With an increasing supply of available content from multiple sources, users now need more help than ever to find the sorts of stuff they like. The ideal content discovery process includes a form of personalised search, recommendations from a users social graph along with an overview of what the broader community is doing and thinking. It doesn’t mean that users are dupes and they’ll follow whatever the most popular is in these categories – far from it. However, experiences that provide a simple, intuitive overview will be more successful in gaining and retaining users.
Indeed, solutions like the European HbbTV standard sound great as a way of converging broadcast, IPTV and ‘over-the-top’ TV through a set top box for the digital TV screen. However, their true potential needs to be realised in a unified user experience for discovering aggregated provider content (like a social program guide), with a continuity of that experience also available across connected devices.
4. Design for a Continuous Experience Between Preferred Devices
Most media companies currently talk about meeting user demand for content whenever and on whatever connected device the user wants (SBS and the ABC appear to be currently winning this race). However, we’re getting close to reaching the stage of ubiquity of content available across devices. This means pretty soon users are going to care less about sheer availability on their preferred devices and more about a continuity of experience between their devices.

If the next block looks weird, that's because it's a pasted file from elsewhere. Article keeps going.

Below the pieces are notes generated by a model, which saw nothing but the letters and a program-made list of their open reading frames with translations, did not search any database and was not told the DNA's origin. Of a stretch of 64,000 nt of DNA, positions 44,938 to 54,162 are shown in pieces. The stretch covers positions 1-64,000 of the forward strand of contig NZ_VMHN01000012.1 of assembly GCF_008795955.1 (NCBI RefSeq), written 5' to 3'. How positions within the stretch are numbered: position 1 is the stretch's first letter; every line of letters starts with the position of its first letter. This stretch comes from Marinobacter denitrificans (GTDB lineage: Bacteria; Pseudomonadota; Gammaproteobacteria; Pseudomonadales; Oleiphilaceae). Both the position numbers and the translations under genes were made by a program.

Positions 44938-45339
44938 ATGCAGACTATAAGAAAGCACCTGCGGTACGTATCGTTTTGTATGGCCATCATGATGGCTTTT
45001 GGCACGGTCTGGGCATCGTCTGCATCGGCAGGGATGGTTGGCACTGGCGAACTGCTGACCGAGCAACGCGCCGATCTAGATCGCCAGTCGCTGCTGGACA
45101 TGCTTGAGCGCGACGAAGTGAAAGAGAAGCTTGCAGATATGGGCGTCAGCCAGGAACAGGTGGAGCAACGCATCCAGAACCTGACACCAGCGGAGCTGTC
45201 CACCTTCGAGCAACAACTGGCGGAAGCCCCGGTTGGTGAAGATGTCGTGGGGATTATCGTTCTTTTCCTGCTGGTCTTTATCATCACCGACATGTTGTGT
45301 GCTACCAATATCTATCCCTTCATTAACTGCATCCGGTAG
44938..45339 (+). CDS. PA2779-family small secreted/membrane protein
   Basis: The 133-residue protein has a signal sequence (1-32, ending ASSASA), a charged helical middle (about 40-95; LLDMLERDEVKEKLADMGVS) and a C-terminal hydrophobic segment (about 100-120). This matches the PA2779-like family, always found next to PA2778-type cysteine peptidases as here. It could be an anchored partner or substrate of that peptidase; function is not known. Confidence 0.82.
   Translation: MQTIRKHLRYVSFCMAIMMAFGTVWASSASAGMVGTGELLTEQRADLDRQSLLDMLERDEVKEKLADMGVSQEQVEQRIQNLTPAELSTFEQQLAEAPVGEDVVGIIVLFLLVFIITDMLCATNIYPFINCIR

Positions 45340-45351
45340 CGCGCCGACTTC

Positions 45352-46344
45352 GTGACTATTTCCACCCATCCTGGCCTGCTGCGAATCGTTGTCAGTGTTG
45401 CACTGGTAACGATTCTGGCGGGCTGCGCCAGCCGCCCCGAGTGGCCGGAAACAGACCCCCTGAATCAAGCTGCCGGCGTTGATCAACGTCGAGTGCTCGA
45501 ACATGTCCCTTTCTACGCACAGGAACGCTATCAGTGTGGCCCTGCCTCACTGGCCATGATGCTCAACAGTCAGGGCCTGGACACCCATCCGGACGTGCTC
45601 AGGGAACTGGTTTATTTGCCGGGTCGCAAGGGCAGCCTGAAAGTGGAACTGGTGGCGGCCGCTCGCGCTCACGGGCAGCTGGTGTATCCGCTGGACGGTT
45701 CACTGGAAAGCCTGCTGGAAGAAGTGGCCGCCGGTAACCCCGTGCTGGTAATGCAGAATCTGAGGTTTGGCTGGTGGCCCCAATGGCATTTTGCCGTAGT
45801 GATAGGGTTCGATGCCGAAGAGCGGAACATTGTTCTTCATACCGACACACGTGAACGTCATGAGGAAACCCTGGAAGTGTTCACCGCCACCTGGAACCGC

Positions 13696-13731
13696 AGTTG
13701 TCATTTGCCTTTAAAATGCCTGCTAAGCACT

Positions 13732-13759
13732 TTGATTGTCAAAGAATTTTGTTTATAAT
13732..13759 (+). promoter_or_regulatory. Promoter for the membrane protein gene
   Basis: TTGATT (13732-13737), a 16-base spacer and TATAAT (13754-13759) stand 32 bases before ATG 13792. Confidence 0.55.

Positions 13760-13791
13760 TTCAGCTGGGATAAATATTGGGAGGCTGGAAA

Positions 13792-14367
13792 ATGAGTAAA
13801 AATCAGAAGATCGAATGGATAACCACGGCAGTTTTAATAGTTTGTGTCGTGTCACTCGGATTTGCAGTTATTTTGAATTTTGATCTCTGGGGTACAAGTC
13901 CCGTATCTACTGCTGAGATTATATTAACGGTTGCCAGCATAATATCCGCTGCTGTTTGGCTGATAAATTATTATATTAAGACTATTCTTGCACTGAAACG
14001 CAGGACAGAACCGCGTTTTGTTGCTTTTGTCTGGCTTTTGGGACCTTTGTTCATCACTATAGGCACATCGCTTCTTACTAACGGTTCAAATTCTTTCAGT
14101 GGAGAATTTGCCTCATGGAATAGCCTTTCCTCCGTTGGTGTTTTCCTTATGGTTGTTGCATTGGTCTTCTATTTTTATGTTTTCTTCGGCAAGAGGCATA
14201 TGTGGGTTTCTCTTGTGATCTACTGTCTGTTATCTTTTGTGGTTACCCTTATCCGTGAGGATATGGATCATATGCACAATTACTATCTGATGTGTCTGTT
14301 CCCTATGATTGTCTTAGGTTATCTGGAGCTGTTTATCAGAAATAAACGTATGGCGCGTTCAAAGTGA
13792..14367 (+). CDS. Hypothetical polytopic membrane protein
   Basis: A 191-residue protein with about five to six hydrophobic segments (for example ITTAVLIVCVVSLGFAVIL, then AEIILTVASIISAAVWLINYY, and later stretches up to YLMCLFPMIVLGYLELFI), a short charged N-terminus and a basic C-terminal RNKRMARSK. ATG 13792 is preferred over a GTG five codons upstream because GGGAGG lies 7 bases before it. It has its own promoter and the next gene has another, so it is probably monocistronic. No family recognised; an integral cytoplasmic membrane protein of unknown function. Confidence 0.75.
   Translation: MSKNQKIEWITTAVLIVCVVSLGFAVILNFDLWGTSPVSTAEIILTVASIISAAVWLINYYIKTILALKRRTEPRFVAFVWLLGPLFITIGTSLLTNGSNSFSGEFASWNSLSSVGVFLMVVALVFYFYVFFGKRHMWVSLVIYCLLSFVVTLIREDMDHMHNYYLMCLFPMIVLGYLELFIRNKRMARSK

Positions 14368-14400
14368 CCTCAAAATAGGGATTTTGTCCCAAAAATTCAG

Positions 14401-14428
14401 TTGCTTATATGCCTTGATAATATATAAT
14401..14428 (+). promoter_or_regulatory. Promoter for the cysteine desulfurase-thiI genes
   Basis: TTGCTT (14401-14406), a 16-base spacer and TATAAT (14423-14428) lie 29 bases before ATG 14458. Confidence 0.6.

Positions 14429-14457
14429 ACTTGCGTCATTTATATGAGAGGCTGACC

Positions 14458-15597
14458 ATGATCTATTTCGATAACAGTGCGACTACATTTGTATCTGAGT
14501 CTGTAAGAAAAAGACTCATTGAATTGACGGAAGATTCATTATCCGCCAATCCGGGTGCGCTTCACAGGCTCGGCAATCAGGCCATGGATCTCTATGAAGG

SBS on Demand’s playlist, which syncs between devices for subscribed users is a good, early example of such continuity in the Aussie market. Users can add shows to their playlist, sync the playlist between their devices and receive alerts when new episodes are added – all of which keeps them in the SBS experience and drives additional viewings. Exploring further possibilities for these types of features (e.g. like pausing an episode on one device and picking it up where you left off on another) are going to become critical in retaining users for Australian broadcasters in 2013.
Big changes to the Australian TV broadcast industry have been happening for some time, but now more than ever it’s time to seriously start organising for the shift by putting users first. Content may still be king, but focusing on users rather than audiences has become the key to understanding how it can best be produced, distributed and monetised. Without a quality user experience to differentiate the service, the choice for pirated downloads or a competitor’s service is simply too easy for users to make.
Rodd Messent is VP, Strategy and User Experience (APAC) at KIT digital. He has been helping businesses succeed by focusing on what matters for users for the last 12 years.